“The new coalition has the task of ensuring that people with queer biographies are finally taken seriously and the realities of diverse families are reflected in our laws so they can live free of discrimination,” Schauws said.

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Two LGBTQ people named to Chilean president-elect’s Cabinet

Gabriel Boric and his government takes office on March 11

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Chilean President-elect Gabriel Boric. (Photo via the Chilean government)

Chilean President-elect Gabriel Boric on Friday named two openly LGBTQ people to his Cabinet.

Marco Antonio Ávila, who is a gay man, will be the country’s education minister. Alexandra Benado, who is a lesbian, will be Chile’s sports minister.

Javiera Zúñiga, a spokesperson for Movilh (Movimiento de Integración y Liberación Homosexual), a Chilean LGBTQ rights group, applauded Boric for naming Ávila and Benado to his Cabinet.

“The visibility of sexual orientation and gender identity is no longer an impediment to access any position in Chile,” said Zúñiga in a press release. “Sexual orientation and gender identity are irrelevant for the positions, whether they are public or private. Capability is the only thing that matters.”

Boric and his government will take office on March 11. Chile’s marriage equality law goes into effect the day before.

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Lesbian couple murdered, dismembered in Mexico border city

Julissa Ramírez and Nohemí Medina Martínez killed in Ciudad Juárez

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From left: Julissa Ramírez and Nohemí Medina Martínez. (Photo via Facebook)

Authorities in the Mexican border city of Ciudad Juárez on Sunday found the dismembered bodies of a lesbian couple along a local highway.

The dismembered body parts of Julissa Ramírez and Nohemí Medina Martínez were found in plastic bags that had been placed along the Juárez-El Porvenir Highway.

El Diario, a Mexican newspaper, reported the married women lived in El Paso, Texas, which is across the Rio Grande from Ciudad Juárez. Authorities said relatives last spoke with Ramírez and Medina on Saturday afternoon.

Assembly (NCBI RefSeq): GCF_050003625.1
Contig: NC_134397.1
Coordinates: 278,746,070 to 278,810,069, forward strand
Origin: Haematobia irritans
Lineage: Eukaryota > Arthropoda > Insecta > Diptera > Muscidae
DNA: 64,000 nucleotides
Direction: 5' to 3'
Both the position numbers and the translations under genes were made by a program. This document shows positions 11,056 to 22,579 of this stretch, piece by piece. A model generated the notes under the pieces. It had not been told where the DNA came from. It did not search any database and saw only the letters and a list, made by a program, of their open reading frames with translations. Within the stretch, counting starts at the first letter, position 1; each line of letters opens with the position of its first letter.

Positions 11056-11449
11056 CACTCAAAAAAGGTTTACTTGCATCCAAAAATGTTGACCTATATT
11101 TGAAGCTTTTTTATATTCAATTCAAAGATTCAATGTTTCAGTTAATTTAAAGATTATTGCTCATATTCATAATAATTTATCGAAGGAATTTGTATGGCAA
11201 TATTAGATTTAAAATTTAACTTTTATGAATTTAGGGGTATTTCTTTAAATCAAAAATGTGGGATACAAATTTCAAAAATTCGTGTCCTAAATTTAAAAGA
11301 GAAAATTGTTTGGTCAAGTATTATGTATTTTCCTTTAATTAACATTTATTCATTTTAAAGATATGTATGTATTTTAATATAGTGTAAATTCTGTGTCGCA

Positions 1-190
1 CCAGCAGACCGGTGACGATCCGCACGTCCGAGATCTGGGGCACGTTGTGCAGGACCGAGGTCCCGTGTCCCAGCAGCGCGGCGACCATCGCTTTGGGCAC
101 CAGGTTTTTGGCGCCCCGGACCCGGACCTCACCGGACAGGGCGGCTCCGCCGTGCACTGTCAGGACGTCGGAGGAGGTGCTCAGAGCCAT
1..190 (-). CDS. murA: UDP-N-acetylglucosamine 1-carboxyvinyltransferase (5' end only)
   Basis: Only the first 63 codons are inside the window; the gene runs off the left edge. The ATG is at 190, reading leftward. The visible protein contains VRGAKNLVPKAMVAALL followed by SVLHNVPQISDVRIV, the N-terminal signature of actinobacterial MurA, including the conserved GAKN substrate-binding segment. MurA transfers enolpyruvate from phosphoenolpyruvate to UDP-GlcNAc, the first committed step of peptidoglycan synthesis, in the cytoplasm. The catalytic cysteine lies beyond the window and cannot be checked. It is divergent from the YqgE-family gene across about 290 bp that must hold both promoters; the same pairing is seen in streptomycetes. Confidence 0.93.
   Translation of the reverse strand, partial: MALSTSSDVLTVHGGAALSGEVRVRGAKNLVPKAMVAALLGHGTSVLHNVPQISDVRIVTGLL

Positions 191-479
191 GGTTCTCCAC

A source in Ciudad Juárez with whom the Washington Blade spoke on Thursday confirmed Ramírez and Medina “were lesbian women” and their murder was “very violent.”

Members of Comité de la Diversidad Sexual de Chihuahua, an LGBTQ rights group in the state of Chihuahua in which Ciudad Juárez is located, and Chihuahua Gov. María Eugenia Campos Galván are among those who have expressed outrage over the women’s murders. Comité de la Diversidad Sexual de Chihuahua on Wednesday also urged local and state authorities to investigate whether the murder was a hate crime.

“People of sexual diversity are questioned, including their existence through heteronormative discourse,” said the group in a statement. “They have the right to a life free of violence in which they exercise all their rights, in addition to living without fear or fear of rejection and aggressions that can unfortunately escalate to hate crimes.”

El Diario reported Ramírez and Medina are two of the nine women who have been reported killed in Ciudad Juárez since the beginning of the year.

Personas de las Diversidades Afectivo Sexuales, an LGBTQ rights group in Ciudad Juárez, and feminist organizations on Thursday organized a protest during which participants demanded local, state and federal authorities do more to end to violence against women in the city. The press release that announced the demonstration specifically cited Ramírez and Medina.